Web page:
In contrast to the rather more glitzy seasonal concerts on offer in London, the Christmas Festival at St John’s Smith Square, now in its 33rd year, gives us a solemn yet joyful break from the frantic rush of Advent, and reminds us of the emotional strength and impact of the greatest musical works based on the Christmas narrative. Both Bach’s Christmas Oratorio and Handel’s Messiah were written for intimate venues such as this, and they are both of the same time period, so it’s a special pleasure to be able to experience them over just two days.
The Choir of Trinity College Cambridge was voted 5th best in the world by Gramophone magazine – just how awesome must the other four be? This youthful group of around thirty Choral Scholars and two Organ Scholars is an all-student ensemble, with its main focus on the singing of the liturgy in the College Chapel – that constant practice, working with Trinity’s Director of Music, Stephen Layton, gives this choir a special confidence and sense of unity. The choir’s contribution to the Bach was impressively without scores, and its singing of ‘Jauchzet, frohlocket!’ typified its verve and freshness, superbly supported by the brass. The rousing first chorus of Part VI, ‘Herr, wenn die stolzen Feinde schnauben’ exemplified the choir’s ease with the music, an ease which comes only from constant familiarity.
On both these occasions, the choir was the outstanding aspect, Sunday’s Messiah allowing Polyphony to shine both in the more vigorous sections such as ‘He trusted in God’ and those requiring finesse and tenderness, notably ‘Surely he hath borne our griefs.’ The latter was remarkable for the sombre, very slow-paced closing phrase ‘…the iniquity of us all.’ On both evenings, Stephen Layton conducted ‘his’ choirs with the encouragement and panache we’ve come to expect from him.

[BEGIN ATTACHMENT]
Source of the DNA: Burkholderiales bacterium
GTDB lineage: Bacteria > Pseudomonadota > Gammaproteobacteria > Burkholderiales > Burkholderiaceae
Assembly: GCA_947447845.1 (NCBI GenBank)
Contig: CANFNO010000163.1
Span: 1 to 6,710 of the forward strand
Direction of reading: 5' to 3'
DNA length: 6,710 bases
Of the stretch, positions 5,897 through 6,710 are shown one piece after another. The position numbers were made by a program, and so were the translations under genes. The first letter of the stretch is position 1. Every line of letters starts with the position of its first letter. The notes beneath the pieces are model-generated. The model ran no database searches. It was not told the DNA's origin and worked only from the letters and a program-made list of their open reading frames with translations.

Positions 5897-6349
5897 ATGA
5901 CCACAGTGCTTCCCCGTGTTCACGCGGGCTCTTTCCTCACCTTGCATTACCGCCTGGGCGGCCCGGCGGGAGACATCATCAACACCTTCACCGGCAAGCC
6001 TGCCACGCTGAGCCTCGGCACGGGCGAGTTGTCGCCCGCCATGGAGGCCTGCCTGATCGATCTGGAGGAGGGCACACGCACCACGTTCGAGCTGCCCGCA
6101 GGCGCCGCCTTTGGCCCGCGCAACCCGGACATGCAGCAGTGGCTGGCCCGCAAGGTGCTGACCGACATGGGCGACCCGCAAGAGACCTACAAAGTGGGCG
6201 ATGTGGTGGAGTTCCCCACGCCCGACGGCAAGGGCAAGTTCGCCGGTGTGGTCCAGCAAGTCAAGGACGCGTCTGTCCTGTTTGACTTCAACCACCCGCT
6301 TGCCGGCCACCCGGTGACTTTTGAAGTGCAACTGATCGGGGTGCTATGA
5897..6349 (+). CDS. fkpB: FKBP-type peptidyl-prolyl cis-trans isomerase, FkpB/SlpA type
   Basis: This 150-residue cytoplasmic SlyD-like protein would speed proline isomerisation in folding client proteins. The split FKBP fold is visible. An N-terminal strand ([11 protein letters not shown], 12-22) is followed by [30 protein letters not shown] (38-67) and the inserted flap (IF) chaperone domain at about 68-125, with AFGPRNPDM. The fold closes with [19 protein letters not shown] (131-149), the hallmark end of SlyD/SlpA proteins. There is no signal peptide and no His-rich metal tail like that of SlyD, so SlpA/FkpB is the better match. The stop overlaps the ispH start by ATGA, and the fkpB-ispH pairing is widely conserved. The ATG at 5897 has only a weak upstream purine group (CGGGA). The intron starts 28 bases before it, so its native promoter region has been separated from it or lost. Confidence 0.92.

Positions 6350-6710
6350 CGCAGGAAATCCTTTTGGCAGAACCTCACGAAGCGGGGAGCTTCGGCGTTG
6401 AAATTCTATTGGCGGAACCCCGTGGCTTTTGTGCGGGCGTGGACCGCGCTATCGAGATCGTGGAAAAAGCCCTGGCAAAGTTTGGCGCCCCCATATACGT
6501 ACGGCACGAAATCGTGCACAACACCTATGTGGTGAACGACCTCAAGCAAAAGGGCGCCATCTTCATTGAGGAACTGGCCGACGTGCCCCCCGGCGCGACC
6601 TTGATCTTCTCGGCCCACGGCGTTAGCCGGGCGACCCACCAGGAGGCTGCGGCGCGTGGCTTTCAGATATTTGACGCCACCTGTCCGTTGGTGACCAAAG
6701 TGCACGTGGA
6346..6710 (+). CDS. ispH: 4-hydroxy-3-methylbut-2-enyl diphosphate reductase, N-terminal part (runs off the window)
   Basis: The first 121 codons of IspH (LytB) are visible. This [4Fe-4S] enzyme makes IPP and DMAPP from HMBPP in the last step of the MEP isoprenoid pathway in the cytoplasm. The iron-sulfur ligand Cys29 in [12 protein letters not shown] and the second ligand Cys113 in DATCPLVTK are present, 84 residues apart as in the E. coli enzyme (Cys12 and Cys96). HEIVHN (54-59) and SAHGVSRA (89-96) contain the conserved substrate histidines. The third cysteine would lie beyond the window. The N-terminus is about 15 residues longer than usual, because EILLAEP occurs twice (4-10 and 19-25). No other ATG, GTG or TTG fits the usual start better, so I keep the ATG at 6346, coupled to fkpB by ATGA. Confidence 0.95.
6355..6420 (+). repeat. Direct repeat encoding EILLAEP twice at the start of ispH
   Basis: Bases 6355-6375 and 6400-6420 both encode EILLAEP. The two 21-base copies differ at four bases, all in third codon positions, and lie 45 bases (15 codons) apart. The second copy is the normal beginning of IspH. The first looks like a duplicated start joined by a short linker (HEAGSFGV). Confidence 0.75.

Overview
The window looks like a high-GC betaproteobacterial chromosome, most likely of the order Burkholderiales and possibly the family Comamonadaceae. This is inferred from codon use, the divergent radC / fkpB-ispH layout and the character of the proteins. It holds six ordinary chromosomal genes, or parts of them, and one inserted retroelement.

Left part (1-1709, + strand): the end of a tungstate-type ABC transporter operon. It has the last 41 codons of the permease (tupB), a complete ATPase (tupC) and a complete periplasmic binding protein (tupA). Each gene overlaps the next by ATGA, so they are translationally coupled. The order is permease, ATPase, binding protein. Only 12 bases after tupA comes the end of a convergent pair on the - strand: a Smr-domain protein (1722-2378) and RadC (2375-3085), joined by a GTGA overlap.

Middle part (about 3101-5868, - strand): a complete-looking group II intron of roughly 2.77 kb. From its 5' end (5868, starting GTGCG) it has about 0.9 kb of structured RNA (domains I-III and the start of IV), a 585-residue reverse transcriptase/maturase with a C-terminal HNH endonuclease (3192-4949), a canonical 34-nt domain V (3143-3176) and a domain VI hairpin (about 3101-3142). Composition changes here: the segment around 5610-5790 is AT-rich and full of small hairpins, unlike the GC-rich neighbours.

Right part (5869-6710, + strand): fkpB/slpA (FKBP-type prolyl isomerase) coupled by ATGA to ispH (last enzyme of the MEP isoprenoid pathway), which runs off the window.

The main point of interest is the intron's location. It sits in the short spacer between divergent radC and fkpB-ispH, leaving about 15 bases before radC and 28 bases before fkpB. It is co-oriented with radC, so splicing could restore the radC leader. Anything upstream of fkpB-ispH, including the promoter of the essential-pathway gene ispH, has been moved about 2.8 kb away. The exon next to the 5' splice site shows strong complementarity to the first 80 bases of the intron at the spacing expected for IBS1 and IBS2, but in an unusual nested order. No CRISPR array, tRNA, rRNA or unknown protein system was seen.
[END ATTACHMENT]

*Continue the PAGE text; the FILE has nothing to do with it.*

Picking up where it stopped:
The Orchestra of the Age of Enlightenment played superbly on both evenings, those marvellous trumpets (David Blackadder and Phillip Bainbridge) sounding out as gloriously as ever, and the strings, led by the ever-calm Margaret Faultless, cast a halo of radiance around the singing. It is perhaps the case that the spacious, rather dry acoustic favours orchestral instruments over vocal ones.
The same four soloists graced each performance, and although there were a few reservations the singing was often beautiful and expressive. Gwilym Bowen has come a very long way since singing Second Soldier / Liberto in ‘The Coronation of Poppea’ at the Ryedale Festival in 2014, and his sympathetic demeanour and pure tenor voice are very pleasing, although he is quite taxed by some of the very high-lying music in both works. He narrated the recitatives impressively, and sang ‘Frohe Hirten’ expressively if a little tentatively. Helen Charlston has a very ‘instrument-like,’ fluent voice, capable of great agility – she was at her best in ‘He was despised’ where the natural melancholy of her tone was heard to advantage.
Katherine Watson’s lovely, sweet soprano has the ideal serenity for ‘I know that my Redeemer liveth’ and the required fluency for ‘Nur ein Wink von seinen Händen,’ and her performance was the strongest of both evenings. We are used to her being matched by the ‘voice of God’ in the person of Neal Davies, but on this occasion that role was taken by the reliable if at times rather stolid Matthew Brook. The latter sang ‘Grosser Herr’ enthusiastically and gave a solid performance of ‘The trumpet shall sound’ although one might feel that the brass won out over the voice on this occasion.
These two concerts concluded a festival full of musical and seasonal delights; the next St John’s Festival will be Holy Week, from Palm Sunday (14th April) to Holy Saturday (20th April) when highlights will include Bach’s St John Passion directed by Stephen Layton, on Good Friday.